My gut feeling is that if it feels good do it so that's what I'll continue to go by, but I'll update if I notice any further effects either way.
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Glycine virtually eliminates adverse GI effects of aspirin
Postby haidut » Thu Aug 27, 2015 1:09 pm
Milky wrote:Source of the posthaidut wrote:Source of the post Yeah, I have seen that study. Not sure what to make of it, as most people that start taking glycine with aspirin report reduction of GI symptoms. I guess if glycine does not work for you you can always try baking soda or caffeine.
So far glycine works great...aspirin has always produced ringing/pressure in ears and an anxious/sweaty feeling every time I've tried it orally over the last few years (whole tabs, powder, dissolved in baking soda...doesn't matter), until recently when I tried it again with glycine. I've been taking whole 325mg tablets with nothing but positive benefits. It feels similar to taking ibuprofen in terms of anti-inflammatory effects. I'm just concerned about it still causing damage (as ibuprofen is also known to do), but not being aware of it...especially in the long-term.
My gut feeling is that if it feels good do it so that's what I'll continue to go by, but I'll update if I notice any further effects either way.
I posted another thread showing that chronic intake of aspirin depletes glycine stores. Given that glycine is the primary inhibitory amino acid in the body, lower levels could explain the anxiety effects you are getting from aspirin. I think the combination of aspirin, glycine and caffeine should be good enough to block GI damage.
Hoping this will contribute positively to the understanding the benefits of using the indicated combination.
Rafik
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45 yrs male with a BMI of 50,Diabetic for 8years presented with severe malena for 3days.On admission his Hb was 8gr/dl bl sugar was 200mgs,dyslipedimia other Biochemical parameters were normal XRay chest, ECG, Echcardio were normal. Upper Gi endoscopy was normal, scope could not be negotiated in to the 3rd part.U/S scan howed only Fatty Liver. CECT with angio was done revealed lipomatous filling defects in the above mentioned areas. Pt was resuscitated with Blood transfusions and control of Bl sugar.But slow oozing continued even though pt became stable.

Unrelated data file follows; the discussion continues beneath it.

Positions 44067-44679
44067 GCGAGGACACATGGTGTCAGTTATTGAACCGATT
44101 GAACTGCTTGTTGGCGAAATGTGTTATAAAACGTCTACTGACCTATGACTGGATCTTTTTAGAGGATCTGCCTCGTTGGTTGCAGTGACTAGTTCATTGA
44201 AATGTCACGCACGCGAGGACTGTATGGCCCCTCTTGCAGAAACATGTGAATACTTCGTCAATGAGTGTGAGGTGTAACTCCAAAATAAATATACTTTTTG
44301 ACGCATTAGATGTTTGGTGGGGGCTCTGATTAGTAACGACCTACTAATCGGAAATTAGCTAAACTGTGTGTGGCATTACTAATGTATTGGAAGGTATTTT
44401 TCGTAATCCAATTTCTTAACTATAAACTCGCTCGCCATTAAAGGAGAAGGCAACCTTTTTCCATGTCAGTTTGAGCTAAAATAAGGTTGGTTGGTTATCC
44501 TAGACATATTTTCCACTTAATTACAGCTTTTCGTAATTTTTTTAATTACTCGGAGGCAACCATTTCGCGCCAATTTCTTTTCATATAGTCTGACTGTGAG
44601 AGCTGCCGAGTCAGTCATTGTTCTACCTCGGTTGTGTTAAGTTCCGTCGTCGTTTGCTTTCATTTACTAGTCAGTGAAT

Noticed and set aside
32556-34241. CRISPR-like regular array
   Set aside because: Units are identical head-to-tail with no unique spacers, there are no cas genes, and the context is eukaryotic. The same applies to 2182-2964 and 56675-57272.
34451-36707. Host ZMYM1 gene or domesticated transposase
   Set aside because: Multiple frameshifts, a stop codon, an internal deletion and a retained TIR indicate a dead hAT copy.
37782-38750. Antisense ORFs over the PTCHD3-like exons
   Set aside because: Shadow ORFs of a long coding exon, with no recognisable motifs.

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This is an interesting and difficult problem.
Firstly, recurrence of bleeding implies treatment.
Secondly, medical treatment will, most probably, not be durably sufficient.
Thirdly, endoscopic localization of the lesion is compulsory. I would start with capsule to have a good over-view. In case of a clear-cut result, i.e. a bleeding and/or ulcerated lesion, its elective destruction seems to be the best way. Access to this lesion will probably be possible with a colonoscope which is largely available with numerous usable  devices. 
Fourthly, in case of an ulcerated lipoma, endoscopic treatment is not so easy. As a matter of fact, hot snaring is difficult (high impedance) and dangerous (thin wall). In case of an intermediate or pseudo-pedonculated shape (frequent because ulceration is, usually, the consequence of invaginations) and a normal elasticity under forceps, I would suggest to put a plastic snare, then cut a macro-biopsy with manual setting, high power, pure section, high manual tension on the wire by the endoscopist himself. The remaining of lipoma will be digested after necrosis of its base. If pathology is not perfectly benign (very improbable) : surgery.
In case of multiple lipoma, without certainty of bleeding location, I would treat the largest snarable by the same way and follow.
In the absence of any snarable, probably responsible lipoma, a surgical, sub-mucosal resection will probably be relatively easy, precisely because of the flatness of the lipoma.
Finally, if the problem fails to be solved, I would wait until a new bleeding and perform urgently endoscopy with colono or enteroscope with tatooing. Injection should be large  (1 ml, eliminate any air in the syringe) to allow dye to be visible on the peritoneal side.
Then, elective surgery will treat the responsible lipoma with resection-anastomosis if jejunal or en-coin resection if duodenal.
The probability of 2 lesions bleeding simultaneously is almost 0. In case of recurrence on another lipoma (improbable) the same algorithm can be applied.
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Since 1838 physicians have described it in London, England . The term was attributed to Dr. Gill who coined the term in 1858.  In physical diagnosis class in the 1950's in Manila, Philippines, we were advised that when an abdominal mass was felt, the differential diagnoses could include the Seven "F's": namely; Fat, Feces. Fetus, Flatus, Fluid, Fibroid. and "Phantom Tumor".  So, what is a phantom tumor? 
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Gossipium is latin for cotton. A "gossipiboma" refers to a  foregin body left inside  the abdomen after  laparotomy specifically a  cotton sponge but "recently"  used loosely for any foreign body inadvertently left inside the body cavity.
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Do you have any experiences with faecal microbiota transplant in patients with  megacolon due to C.difficile infection? We have already tried fidaxomycin (3 days), metronidazol, vancomycin for 2 weeks.